Conflict of Interests
The authors declare that there is no conflict of interests regarding the publication of this paper.
Mitra Khumbatta and Bahrom Firozgary contributed equally to this work.
This work was supported by a Grant from the National Institutes of Health, 5R01NS042604, to P. Robinson. The authors would like to thank Mr. Kris Eckols for assistance with figures.
D. E. Elliott, A. M. Blum, J. Li, A. Metwali, and J. V. Weinstock, “Preprosomatostatin messenger RNA is expressed by inflammatory cells and induced by inflammatory mediators and cytokines,” The Journal of Immunology, vol. 160, no. 8, pp. 3997–4003, 1998.View at: Google Scholar
T. Talme, J. Ivanoff, M. Hägglund, R. J. J. Van Neerven, A. Ivanoff, and K. G. Sundqvist, “Somatostatin receptor (SSTR) expression and function in normal and leukaemic T-cells. Evidence for selective effects on adhesion to extracellular matrix components via SSTR2 and/or 3,” Clinical and Experimental Immunology, vol. 125, no. 1, pp. 71–79, 2001.View at: Publisher Site | Google Scholar
A. M. Blum, A. Metwali, R. C. Mathew, G. Cook, D. Elliott, and J. V. Weinstock, “Granuloma T lymphocytes in murine schistosomiasis mansoni have somatostatin receptors and respond to somatostatin with decreased IFN- secretion,” The Journal of Immunology, vol. 149, no. 11, pp. 3621–3626, 1992.View at: Google Scholar
J. V. Weinstock, A. M. Blum, and T. Malloy, “Macrophages within the granulomas of murine Schistosoma mansoni are a source of a somatostatin 1-14-like molecule,” Cellular Immunology, vol. 131, no. 2, pp. 381–390, 1990.View at: Publisher Site | Google Scholar
D. E. Elliott, A. Metwali, A. M. Blum, M. Sandor, R. Lynch, and J. V. Weinstock, “T lymphocytes isolated from the hepatic granulomas of schistosome-infected mice express somatostatin receptor subtype II (SSTR2) messenger RNA,” Journal of Immunology, vol. 153, no. 3, pp. 1180–1186, 1994.View at: Google Scholar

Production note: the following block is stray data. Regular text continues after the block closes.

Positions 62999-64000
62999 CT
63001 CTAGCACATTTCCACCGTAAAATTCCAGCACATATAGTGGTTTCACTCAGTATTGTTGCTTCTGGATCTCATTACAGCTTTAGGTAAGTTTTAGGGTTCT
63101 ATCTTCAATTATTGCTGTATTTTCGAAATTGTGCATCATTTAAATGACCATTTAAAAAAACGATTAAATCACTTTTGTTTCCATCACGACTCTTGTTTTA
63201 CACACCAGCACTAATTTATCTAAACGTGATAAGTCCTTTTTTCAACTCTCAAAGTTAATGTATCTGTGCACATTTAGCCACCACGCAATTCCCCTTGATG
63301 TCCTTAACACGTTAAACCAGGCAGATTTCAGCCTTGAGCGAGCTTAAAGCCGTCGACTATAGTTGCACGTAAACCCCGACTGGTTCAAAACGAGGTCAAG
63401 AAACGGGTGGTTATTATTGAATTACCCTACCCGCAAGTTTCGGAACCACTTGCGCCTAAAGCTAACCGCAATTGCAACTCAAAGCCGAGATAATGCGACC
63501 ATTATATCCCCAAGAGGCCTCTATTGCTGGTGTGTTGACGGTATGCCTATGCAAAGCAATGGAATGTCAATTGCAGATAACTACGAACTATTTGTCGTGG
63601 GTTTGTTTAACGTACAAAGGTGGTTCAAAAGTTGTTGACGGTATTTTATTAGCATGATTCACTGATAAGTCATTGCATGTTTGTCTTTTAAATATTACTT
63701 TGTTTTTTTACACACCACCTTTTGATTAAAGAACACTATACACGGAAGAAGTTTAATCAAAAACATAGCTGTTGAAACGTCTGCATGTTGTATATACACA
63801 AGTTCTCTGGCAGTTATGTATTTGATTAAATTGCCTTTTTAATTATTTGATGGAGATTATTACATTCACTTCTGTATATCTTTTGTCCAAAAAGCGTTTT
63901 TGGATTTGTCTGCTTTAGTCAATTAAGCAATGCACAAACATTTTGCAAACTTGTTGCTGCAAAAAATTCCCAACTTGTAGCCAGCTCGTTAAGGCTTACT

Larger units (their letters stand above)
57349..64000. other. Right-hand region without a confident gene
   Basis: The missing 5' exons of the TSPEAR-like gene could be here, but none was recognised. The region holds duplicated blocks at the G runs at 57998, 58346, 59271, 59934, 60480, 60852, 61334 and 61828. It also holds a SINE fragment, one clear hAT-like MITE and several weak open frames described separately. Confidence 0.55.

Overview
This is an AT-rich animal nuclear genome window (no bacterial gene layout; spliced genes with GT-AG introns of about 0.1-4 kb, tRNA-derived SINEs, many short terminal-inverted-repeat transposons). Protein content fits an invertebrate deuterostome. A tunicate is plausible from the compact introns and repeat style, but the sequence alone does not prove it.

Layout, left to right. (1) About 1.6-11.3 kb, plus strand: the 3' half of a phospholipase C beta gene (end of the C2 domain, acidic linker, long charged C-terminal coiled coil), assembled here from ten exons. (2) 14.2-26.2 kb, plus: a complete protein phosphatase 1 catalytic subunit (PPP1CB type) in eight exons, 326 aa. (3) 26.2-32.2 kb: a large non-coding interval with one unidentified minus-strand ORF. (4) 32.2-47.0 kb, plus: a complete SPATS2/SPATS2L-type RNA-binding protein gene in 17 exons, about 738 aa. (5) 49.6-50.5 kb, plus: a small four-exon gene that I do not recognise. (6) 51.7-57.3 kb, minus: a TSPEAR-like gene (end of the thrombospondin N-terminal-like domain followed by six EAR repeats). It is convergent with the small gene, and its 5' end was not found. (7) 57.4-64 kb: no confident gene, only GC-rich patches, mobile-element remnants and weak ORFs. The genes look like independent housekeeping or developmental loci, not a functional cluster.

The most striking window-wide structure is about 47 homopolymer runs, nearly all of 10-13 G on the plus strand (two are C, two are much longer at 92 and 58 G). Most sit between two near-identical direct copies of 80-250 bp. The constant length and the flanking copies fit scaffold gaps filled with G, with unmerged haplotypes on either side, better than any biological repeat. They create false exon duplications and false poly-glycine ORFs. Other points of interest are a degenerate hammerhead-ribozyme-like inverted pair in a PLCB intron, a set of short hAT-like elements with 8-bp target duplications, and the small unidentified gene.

D. E. Elliott and J. V. Weinstock, “Granulomas in murine schistosomiasis mansoni have a somatostatin immunoregulatory circuit,” Metabolism: Clinical and Experimental, vol. 45, no. 1, pp. 88–90, 1996.View at: Publisher Site | Google Scholar
G. E. Krassas, N. Pontikides, D. Doukidis, G. Heufelder, and A. E. Heufelder, “Serum levels of tumor necrosis factor-α, soluble intercellular adhesion molecule-1, soluble vascular cell adhesion molecule-1, and soluble interleukin-1 receptor antagonist in patients with thyroid eye disease undergoing treatment with somatostatin analogues,” Thyroid, vol. 11, no. 12, pp. 1115–1122, 2001.View at: Google Scholar
T. Zhu, G. Dong, G. Huang, X. Fan, B. Liu, and Z. Zhang, “The effects of somatostatin on serum interleukin-6 and tumor necrosis factor-alpha in lipopolysaccharide-induced septic shock: experiment with rats,” Zhonghua Yi Xue Za Zhi, vol. 87, no. 5, pp. 345–347, 2007.View at: Google Scholar
G. Peluso, O. Petillo, M. A. B. Melone, G. Mazzarella, M. Ranieri, and G. F. Tajana, “Modulation of cytokine production in activated human monocytes by somatostatin,” Neuropeptides, vol. 30, no. 5, pp. 443–451, 1996.View at: Publisher Site | Google Scholar